BJÖRN OLOF SKOOG, Head of Delegation of the European Union, in its capacity as observer, turned first to the matter of mine action, reiterating the bloc's commitment to achieving a mine‑free world by 2025. On the effects of atomic radiation, he welcomed the Committee's work on medical exposure to atomic radiation as well as on public exposure to ionizing radiation from natural sources, other radiation sources and discharges to the environment - both of which are European Union priorities. On the peaceful use of outer space, he said the space treaties developed under the auspices of the United Nations constitute the cornerstone of international space law, noting that the bloc is considering taking steps towards the acceptance of the rights and obligations contained in relevant treaties on outer space. He went on to reaffirm the commitment of the European Union to a just and comprehensive resolution of the Israeli‑Palestinian conflict through a two‑State solution, while noting its readiness to work with both parties towards the resumption of meaningful negotiations to resolve all final status issues. He also stressed the importance of UNRWA - a stabilizing force in the region - to which the European Union remains a staunch and predictable supporter.

Calling on Israel to halt its continued settlement expansion, including in East Jerusalem, he ruled out the possibility of recognizing any changes to the pre‑1967 borders. He also emphasized the importance of functioning democratic Palestinian institutions, adding that a date should be set for national elections in the West Bank, including East Jerusalem, and in the Gaza Strip. Turning to the question of peacekeeping operations, he said the European Union's Member States remain their second‑largest financial contributor. He emphasized the importance of political solutions to conflicts, as well as prevention through mediation and peacebuilding, while also underlining the bloc's support for the indispensable role of women in peacekeeping and welcoming United Nations efforts to strengthen the system's ability to deal with sexual exploitation and abuse in a swift and decisive manner. On questions related to information, he praised the Department of Global Communications' Verified campaign as a model which the European Union supports, and welcomed the Department's focus on COVID‑19 vaccination as a source of hope going forward.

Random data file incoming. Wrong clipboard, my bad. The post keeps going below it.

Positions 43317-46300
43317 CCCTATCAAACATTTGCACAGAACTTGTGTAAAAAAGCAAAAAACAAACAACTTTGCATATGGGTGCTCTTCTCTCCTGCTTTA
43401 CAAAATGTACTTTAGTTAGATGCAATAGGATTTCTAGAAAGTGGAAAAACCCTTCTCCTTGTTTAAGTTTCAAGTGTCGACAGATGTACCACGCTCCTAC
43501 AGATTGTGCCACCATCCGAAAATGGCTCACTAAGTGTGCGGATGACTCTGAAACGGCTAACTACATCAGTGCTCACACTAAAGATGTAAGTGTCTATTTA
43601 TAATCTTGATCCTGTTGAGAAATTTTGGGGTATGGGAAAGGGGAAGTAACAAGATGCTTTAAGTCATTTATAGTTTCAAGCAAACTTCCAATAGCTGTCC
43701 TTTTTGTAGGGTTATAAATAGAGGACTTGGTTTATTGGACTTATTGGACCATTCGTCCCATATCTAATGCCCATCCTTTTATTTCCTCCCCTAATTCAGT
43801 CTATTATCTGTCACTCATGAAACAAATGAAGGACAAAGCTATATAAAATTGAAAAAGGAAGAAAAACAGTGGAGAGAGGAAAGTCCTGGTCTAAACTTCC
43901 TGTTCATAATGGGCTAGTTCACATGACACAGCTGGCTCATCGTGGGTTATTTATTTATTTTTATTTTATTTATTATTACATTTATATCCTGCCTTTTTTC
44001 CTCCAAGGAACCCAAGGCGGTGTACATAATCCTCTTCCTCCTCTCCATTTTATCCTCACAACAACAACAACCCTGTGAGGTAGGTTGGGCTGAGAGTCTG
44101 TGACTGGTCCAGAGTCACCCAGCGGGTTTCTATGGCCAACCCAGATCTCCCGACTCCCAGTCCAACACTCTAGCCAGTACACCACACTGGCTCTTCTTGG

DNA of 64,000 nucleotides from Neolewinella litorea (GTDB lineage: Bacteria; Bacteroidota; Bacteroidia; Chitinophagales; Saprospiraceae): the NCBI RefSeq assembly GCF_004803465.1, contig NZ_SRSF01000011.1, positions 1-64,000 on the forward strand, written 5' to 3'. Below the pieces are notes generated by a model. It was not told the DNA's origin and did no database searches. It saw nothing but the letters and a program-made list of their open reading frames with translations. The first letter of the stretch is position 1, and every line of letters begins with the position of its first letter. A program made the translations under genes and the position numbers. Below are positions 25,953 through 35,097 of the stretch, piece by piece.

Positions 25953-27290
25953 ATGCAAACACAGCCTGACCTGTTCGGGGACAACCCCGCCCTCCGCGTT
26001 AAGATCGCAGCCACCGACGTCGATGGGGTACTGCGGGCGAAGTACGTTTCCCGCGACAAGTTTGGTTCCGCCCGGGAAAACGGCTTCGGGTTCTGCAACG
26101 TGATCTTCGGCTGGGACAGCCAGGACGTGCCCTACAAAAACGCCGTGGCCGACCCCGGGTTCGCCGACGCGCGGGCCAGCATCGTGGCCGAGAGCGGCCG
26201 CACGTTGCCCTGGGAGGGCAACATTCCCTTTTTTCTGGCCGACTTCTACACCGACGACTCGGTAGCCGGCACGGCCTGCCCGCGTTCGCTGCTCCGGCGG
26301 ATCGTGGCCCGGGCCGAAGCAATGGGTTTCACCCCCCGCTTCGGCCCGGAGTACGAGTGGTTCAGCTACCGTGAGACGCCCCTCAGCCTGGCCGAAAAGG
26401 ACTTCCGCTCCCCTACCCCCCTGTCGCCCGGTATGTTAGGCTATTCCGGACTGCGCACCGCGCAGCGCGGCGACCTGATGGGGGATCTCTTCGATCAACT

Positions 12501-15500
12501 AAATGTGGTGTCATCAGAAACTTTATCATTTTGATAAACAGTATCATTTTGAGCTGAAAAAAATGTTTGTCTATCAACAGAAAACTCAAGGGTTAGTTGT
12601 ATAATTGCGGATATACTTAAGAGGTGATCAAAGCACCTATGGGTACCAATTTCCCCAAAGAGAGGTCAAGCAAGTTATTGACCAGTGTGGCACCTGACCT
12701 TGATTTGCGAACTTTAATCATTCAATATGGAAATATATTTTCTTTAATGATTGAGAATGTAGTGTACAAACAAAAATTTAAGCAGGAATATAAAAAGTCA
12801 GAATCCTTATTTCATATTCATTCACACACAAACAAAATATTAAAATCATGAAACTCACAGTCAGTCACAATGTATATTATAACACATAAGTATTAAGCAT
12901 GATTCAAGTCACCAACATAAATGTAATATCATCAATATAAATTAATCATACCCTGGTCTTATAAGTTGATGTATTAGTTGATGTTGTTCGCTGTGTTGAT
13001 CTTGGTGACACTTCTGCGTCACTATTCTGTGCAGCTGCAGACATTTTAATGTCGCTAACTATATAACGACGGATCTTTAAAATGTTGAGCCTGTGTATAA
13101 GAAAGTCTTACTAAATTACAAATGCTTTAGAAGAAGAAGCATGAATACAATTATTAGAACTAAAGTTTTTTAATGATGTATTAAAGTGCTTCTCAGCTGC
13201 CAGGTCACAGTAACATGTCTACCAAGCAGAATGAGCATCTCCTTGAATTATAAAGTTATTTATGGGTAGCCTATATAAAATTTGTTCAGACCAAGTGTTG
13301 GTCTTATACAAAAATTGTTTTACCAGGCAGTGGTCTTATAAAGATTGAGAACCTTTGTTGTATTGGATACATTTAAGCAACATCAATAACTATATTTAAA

BRUNO RÍOS SÁNCHEZ (Mexico) called for joint efforts to foster policy that helps mitigate the effects of climate disasters on Non‑Self‑Governing Territories. He recognized the validity of Argentina's sovereign right over the Malvinas Islands and called for the resumption of negotiations between the United Kingdom and Argentina on the matter. Likewise, there must be continued discussions between relevant parties in the Western Sahara, he said, welcoming the appointment of the Secretary‑General's new special envoy. Turning to UNRWA, he said the Agency's work is fundamental to ensure the human rights of the Palestinian people. Against that backdrop, sustainable funding must be guaranteed with particular attention paid to health and education, he said, recalling that Mexico contributed $750,000 in 2020. As for peacekeeping operations, he said the COVID‑19 crisis demonstrated how important it is for missions to be able to adapt. They must also focus on peacebuilding tasks, transitions and drawdown processes, he said, adding that special political missions are central instruments to achieving lasting peace and are increasingly relevant for the Organization given the changing nature of conflicts. Noting that his delegation will present a resolution on the broad review of special political missions along with Finland, he underscored that current and future mandates must provide synergies with actors on the ground and national groups to ensure smooth transitions and lasting peace.

MARÍA DEL CARMEN SQUEFF (Argentina), associating herself with CELAC, MERCOSUR and the Group of Friends of Spanish, underlined that Argentina and the United Kingdom should engage in negotiations to find a peaceful and lasting solution to the dispute over the Malvinas Islands. However, despite continued calls, the United Kingdom refuses to engage in talks. Noting that the latter seeks to justify its violation of Argentina's territorial integrity by invoking the principle of self-determination - which is contrary to the provisions of the Declaration on the Granting of Independence to Colonial Countries - she pointed to the implantation of "British subjects" on the islands, paving the way for colonial control. Emphasizing that her country has consistently demonstrated its respect for the interests of the inhabitants of the Malvinas, she added that the United Kingdom failed to respond to Argentina's offer to provide the inhabitants of the islands with food, medical supplies and humanitarian flights during the COVID‑19 pandemic. Her Government launched a bursary programme for students from the Malvinas to pursue undergraduate, graduate or post-graduate education at the six universities in Patagonia. She further pointed out that the United Kingdom continues to carry out unilateral actions in the disputed area, including the exploration and illegal exploitation of renewable and non-renewable resources in violation of relevant resolutions.